This is Lew Margolis.

Now that the snow has melted and the supplies of road salt depleted, I have a question. How are a postponed UNC/Duke basketball game, Notre Dame volleyball, Thursday night football in Chapel Hill, and fake courses, heavily populated by athletes, related? Each is an example of the university compromising its mission of advancing scholarship, research, and service (and, I might add, common sense) to the rules and demands imposed by other non-educational institutions, such as the ACC, the NCAA, or ESPN.

As of 1:50 pm on February 12th, the original game date, UNC classes were cancelled and offices closed, but this EFFECTIVE IMMEDIATELY Alert Carolina message somehow did not apply to the basketball game. Indeed, nearly 3 hours later, after hours of relentless and increasingly dangerous driving and walking conditions, when any of our mothers would have said, “You are crazy for going out,” Alert Carolina notified us that the game was still to be played, because, in the words of the Director of Athletics, “ACC policy states that we should play the game if the teams, officials and games operations staff can safely get to the arena.” I am curious to know how the leadership of UNC, here on the ground, as the snow and ice accumulated, justified or even rationalized putting so many people in harm’s way, because of the policies of the ACC. The campus was closed, the roads impassable, even the pedestrian pathways to the basketball arena no doubt treacherous, and the game was not postponed until 5:40 pm, well after hearty (or perhaps foolhardy) souls might have set out for the Smith Center, but more importantly, hours after it was plain as a blizzard that the game should be postponed. All for a basketball game. Taking hours from courses and study for road trips to South Bend, burdening the citizens of Chapel Hill with a football game on a weeknight, and creating courses to keep athletes eligible reflect a similar loss of focus on the mission of UNC.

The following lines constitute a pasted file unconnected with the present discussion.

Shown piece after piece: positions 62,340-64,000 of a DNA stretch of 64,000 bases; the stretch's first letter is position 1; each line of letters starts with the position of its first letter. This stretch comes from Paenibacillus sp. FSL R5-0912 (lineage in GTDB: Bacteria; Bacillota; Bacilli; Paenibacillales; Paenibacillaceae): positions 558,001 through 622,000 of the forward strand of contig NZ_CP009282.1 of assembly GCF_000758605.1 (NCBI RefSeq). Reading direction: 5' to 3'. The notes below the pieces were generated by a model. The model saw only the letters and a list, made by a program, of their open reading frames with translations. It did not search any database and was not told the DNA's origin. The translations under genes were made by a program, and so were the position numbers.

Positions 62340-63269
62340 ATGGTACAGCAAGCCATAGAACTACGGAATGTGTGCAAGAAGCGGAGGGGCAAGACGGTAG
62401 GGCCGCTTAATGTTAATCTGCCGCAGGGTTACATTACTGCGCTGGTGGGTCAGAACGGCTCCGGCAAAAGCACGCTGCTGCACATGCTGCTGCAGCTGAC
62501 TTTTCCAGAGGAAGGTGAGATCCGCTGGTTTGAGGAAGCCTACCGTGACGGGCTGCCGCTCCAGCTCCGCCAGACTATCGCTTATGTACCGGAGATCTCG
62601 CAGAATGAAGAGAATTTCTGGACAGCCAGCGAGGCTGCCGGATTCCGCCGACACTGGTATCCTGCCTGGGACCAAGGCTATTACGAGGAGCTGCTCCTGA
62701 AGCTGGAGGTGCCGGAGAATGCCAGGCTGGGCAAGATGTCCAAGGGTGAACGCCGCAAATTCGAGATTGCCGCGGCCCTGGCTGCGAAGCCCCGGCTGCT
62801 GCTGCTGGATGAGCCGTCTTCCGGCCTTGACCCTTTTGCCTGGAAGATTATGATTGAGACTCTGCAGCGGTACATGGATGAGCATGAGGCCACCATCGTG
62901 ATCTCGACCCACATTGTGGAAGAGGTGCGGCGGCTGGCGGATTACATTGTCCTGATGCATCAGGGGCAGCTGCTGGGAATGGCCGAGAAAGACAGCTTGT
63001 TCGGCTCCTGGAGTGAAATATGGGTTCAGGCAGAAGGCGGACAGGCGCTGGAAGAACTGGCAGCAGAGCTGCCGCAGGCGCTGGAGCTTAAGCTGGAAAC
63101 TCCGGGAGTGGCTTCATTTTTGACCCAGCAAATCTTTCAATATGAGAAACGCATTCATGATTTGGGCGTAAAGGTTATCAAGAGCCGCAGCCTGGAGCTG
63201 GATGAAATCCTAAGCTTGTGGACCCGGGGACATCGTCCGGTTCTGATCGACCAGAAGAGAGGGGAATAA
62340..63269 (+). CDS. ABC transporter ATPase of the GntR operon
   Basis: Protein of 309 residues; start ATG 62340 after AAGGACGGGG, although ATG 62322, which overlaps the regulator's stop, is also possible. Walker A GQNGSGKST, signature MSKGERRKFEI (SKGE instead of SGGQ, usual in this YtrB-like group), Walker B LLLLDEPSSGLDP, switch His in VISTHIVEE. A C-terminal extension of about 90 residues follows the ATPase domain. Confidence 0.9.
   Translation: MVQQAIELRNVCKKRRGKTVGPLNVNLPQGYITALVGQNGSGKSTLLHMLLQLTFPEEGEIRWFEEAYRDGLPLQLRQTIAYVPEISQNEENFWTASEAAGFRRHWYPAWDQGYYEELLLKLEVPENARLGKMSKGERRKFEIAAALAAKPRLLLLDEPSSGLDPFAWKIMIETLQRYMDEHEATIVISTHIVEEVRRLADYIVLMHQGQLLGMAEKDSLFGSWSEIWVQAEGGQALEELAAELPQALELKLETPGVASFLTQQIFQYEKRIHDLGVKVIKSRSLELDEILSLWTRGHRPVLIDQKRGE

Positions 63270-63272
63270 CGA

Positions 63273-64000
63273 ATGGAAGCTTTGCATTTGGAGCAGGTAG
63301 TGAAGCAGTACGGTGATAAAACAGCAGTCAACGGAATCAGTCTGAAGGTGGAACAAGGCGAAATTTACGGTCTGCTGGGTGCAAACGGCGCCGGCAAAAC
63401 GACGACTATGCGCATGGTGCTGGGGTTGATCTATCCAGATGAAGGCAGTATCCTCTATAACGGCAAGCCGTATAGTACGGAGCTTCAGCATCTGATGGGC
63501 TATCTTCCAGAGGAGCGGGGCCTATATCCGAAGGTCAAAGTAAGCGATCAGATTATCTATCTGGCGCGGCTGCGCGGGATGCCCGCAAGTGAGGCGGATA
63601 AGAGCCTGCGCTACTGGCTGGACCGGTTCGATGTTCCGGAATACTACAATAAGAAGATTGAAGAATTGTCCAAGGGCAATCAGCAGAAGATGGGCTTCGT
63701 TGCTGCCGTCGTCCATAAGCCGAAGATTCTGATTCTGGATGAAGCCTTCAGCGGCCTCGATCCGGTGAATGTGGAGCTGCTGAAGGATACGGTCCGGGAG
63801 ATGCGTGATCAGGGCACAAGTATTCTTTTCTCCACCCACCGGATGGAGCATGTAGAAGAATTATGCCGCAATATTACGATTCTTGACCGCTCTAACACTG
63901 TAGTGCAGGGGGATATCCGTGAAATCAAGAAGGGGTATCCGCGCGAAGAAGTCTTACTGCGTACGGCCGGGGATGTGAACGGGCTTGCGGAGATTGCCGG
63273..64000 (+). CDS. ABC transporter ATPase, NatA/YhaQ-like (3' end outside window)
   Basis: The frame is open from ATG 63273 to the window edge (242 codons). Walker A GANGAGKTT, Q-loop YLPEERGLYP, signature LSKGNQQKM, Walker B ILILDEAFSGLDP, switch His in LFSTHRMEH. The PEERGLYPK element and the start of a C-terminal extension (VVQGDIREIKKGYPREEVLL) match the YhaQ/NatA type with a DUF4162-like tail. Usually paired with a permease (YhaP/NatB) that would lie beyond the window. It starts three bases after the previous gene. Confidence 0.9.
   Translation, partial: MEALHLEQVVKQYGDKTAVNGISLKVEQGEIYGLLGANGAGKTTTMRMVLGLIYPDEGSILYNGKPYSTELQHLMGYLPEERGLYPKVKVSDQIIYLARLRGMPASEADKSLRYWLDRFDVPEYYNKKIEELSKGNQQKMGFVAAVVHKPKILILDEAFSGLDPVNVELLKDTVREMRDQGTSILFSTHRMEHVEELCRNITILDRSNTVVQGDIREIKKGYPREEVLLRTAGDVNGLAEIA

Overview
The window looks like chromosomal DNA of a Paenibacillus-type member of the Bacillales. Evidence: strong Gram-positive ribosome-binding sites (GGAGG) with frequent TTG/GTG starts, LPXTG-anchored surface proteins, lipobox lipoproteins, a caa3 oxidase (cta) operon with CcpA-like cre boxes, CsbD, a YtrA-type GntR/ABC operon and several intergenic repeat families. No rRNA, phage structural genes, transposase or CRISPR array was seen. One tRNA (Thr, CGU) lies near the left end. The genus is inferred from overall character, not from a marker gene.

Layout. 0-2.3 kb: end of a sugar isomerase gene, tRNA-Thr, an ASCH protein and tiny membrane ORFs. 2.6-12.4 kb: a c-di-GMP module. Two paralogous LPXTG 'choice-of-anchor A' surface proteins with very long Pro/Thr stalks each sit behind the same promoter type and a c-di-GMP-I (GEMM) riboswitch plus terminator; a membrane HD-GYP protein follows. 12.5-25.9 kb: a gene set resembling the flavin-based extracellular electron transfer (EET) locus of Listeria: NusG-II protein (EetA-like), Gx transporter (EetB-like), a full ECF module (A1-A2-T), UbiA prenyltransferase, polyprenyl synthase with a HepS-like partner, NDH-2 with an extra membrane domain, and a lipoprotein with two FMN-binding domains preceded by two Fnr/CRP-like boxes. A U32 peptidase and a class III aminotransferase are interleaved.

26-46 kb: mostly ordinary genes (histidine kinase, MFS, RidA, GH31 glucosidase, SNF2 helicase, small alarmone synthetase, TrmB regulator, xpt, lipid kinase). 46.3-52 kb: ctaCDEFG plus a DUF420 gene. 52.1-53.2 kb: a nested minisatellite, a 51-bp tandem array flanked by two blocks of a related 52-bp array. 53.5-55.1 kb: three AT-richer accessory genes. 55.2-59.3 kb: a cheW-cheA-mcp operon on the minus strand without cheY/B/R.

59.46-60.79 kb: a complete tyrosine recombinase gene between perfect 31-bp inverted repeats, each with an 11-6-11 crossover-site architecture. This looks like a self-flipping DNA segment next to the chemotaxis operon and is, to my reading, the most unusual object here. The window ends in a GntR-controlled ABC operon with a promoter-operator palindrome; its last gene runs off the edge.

I further wonder about a dilemma for WCHL, at the heart of the emergency preparedness system for severe storms in our community, not only sharing key information about health and safety, but also playing the crucial role of friendly neighbor to those who may be stranded in their homes due to ice or fallen trees. Why put station management in the difficult position of having to decide between this critical, sometimes life-saving role, and the obligations to basketball sponsors and listeners? Similarly, I wonder about the additional burden on firefighters, police, and EMTs to try to balance their essential functions with a basketball game.

Making tough decisions is expected of leaders. Making obvious decisions should be – well – obvious.